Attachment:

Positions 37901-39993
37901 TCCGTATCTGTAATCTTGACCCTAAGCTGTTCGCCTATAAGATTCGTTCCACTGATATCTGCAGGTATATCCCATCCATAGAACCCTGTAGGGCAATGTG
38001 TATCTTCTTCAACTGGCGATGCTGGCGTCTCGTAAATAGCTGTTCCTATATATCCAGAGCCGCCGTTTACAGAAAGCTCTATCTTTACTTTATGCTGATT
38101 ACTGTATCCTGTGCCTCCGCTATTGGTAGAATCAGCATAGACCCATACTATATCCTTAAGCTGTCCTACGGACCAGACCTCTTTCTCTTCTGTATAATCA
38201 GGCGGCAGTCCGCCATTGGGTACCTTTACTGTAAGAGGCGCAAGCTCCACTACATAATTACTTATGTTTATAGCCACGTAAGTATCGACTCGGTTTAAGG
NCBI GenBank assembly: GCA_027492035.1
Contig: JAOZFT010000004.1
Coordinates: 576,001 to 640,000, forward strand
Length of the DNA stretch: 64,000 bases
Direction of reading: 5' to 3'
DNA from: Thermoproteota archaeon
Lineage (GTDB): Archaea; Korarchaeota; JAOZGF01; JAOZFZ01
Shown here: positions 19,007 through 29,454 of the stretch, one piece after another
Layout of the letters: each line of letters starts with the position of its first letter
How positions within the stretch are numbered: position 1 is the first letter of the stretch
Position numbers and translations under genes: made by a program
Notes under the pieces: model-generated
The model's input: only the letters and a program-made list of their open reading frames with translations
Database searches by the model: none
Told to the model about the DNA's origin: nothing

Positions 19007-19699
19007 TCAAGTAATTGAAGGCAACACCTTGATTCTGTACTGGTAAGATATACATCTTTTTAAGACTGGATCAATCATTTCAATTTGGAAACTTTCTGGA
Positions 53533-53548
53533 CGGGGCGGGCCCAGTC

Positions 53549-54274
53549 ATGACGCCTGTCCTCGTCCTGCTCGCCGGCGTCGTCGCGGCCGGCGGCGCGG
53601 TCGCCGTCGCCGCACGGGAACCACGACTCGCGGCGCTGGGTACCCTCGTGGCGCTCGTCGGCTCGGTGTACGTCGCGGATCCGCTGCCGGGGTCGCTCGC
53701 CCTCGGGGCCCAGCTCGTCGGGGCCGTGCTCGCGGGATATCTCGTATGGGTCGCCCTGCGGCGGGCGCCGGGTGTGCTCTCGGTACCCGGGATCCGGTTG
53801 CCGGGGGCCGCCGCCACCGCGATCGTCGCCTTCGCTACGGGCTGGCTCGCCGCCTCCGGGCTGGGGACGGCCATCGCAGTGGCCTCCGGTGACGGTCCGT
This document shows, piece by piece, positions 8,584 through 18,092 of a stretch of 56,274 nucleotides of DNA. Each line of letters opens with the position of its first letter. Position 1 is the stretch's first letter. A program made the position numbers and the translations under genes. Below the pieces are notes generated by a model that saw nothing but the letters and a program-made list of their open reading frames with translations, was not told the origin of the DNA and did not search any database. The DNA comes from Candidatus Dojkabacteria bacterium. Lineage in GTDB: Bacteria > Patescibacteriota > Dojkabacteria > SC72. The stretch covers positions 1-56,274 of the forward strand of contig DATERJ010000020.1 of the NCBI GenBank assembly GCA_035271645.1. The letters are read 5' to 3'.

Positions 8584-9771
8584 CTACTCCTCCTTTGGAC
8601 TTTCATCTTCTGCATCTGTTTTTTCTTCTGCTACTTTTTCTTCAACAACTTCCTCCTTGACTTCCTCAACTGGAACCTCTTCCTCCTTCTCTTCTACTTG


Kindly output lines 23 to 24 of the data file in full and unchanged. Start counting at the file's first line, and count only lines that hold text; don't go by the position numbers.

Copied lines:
Positions 53533-53548
53533 CGGGGCGGGCCCAGTC